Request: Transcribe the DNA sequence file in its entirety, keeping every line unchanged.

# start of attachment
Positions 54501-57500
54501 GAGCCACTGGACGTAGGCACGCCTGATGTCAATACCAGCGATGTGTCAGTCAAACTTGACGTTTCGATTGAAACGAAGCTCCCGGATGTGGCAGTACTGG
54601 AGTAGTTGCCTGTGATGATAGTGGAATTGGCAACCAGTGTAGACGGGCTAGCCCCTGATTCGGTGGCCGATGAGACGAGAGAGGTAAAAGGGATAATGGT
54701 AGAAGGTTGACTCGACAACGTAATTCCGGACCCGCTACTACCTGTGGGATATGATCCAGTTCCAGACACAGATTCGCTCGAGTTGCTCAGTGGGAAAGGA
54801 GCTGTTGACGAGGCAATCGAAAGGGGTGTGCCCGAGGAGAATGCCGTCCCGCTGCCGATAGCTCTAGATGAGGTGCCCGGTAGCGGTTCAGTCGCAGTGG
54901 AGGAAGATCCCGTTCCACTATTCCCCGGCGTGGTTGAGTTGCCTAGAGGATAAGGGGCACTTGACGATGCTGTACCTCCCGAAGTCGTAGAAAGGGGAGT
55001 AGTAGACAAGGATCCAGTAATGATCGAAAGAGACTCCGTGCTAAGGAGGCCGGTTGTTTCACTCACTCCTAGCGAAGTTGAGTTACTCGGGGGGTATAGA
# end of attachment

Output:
Positions 54501-57500
54501 GAGCCACTGGACGTAGGCACGCCTGATGTCAATACCAGCGATGTGTCAGTCAAACTTGACGTTTCGATTGAAACGAAGCTCCCGGATGTGGCAGTACTGG
54601 AGTAGTTGCCTGTGATGATAGTGGAATTGGCAACCAGTGTAGACGGGCTAGCCCCTGATTCGGTGGCCGATGAGACGAGAGAGGTAAAAGGGATAATGGT
54701 AGAAGGTTGACTCGACAACGTAATTCCGGACCCGCTACTACCTGTGGGATATGATCCAGTTCCAGACACAGATTCGCTCGAGTTGCTCAGTGGGAAAGGA
54801 GCTGTTGACGAGGCAATCGAAAGGGGTGTGCCCGAGGAGAATGCCGTCCCGCTGCCGATAGCTCTAGATGAGGTGCCCGGTAGCGGTTCAGTCGCAGTGG
54901 AGGAAGATCCCGTTCCACTATTCCCCGGCGTGGTTGAGTTGCCTAGAGGATAAGGGGCACTTGACGATGCTGTACCTCCCGAAGTCGTAGAAAGGGGAGT
55001 AGTAGACAAGGATCCAGTAATGATCGAAAGAGACTCCGTGCTAAGGAGGCCGGTTGTTTCACTCACTCCTAGCGAAGTTGAGTTACTCGGGGGGTATAGA